LONDON - “I am just a narrator who comments on the history of painting in various ways, using new materials,” said Spanish artist Manolo Valdés. Exemplifying his interest in the legacy of the great masters, Bailarina is characterised by a unique approach to volume and materiality that has become the defining quality of Valdés’s commanding large-scale sculptures.
With its 17th-century-style coiffure, the figure resembles that of the Infanta Maria Theresa of Spain from Diego Velázquez’s 1656 masterpiece Las Meninas. Velázquez remained an enduring point of reference for many modern artists, including Edouard Manet, Pablo Picasso and Francis Bacon. Valdés combines this allusion to the Spanish master with the iconic image of a ballerina – a keystone in the iconography of modern European art: think Edgar Degas and Henri de Toulouse-Lautrec, who explored the vast tonal, graphic, and stylistic possibilities offered by these dancers.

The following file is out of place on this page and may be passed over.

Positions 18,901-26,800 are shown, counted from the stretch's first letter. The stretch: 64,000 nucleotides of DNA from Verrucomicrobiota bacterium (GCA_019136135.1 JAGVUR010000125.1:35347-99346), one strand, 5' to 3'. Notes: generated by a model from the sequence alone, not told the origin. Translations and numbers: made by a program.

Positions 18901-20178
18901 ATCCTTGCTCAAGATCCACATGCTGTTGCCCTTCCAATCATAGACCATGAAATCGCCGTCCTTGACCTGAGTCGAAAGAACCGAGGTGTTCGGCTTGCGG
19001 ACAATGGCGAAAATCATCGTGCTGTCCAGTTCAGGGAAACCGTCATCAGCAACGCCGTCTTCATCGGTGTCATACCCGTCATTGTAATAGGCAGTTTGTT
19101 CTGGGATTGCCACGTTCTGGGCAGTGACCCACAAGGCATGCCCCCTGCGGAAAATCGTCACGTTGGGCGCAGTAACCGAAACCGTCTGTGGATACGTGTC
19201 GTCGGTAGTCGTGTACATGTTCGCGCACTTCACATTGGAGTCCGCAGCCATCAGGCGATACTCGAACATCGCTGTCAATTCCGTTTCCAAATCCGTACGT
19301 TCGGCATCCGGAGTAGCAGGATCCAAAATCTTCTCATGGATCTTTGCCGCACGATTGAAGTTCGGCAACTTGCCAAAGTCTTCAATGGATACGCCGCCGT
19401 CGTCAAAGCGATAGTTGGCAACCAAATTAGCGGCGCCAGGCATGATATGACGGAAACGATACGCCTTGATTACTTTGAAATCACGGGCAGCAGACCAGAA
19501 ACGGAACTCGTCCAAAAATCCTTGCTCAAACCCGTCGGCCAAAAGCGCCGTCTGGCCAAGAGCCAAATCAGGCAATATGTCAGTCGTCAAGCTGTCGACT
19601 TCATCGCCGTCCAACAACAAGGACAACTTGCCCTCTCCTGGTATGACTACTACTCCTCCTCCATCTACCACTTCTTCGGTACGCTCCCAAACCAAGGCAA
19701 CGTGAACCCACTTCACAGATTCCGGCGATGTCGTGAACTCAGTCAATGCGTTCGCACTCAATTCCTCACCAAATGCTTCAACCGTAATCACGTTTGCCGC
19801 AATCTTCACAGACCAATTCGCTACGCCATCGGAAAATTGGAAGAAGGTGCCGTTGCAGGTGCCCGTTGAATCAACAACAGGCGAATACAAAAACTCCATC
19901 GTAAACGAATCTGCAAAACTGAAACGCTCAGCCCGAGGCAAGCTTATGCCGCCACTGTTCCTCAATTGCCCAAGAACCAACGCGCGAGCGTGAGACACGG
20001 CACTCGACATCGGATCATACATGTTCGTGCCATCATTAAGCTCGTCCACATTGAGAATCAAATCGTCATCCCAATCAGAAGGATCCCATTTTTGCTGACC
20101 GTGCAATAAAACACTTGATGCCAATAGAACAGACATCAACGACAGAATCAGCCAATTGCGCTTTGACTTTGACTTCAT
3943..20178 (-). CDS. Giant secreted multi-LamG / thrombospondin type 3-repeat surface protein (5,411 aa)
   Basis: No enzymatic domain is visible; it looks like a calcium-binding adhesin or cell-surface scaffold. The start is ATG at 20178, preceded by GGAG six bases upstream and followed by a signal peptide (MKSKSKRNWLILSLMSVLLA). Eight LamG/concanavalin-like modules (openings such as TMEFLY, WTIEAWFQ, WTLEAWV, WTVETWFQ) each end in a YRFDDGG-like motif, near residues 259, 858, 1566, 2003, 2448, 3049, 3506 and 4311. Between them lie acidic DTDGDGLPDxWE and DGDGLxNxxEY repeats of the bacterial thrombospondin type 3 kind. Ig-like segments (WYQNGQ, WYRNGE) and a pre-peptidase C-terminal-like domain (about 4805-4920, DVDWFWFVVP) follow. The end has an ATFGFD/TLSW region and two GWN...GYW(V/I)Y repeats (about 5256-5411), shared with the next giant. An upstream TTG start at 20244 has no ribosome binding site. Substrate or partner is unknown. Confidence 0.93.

MANOLO VALDÉS, BAILARINA. ESTIMATE £100,000–150,000.
Reduced to basic bodily form, and simultaneously removed from any sense of historical context, the dancer is here presented in a way that does not merely imitate the works of past masters, but rather confronts their historical legacy with new possibilities. By augmenting the figure’s scale and minimising its details, particularly with regards to the face, Valdés creates an abstract expression blended with a pop aesthetic, which further places the subject in a contemporary setting. Ultimately, it is a triumphant affirmation of the reality of an object extending beyond its volume, asserting Valdés’s status as both artist and art historian.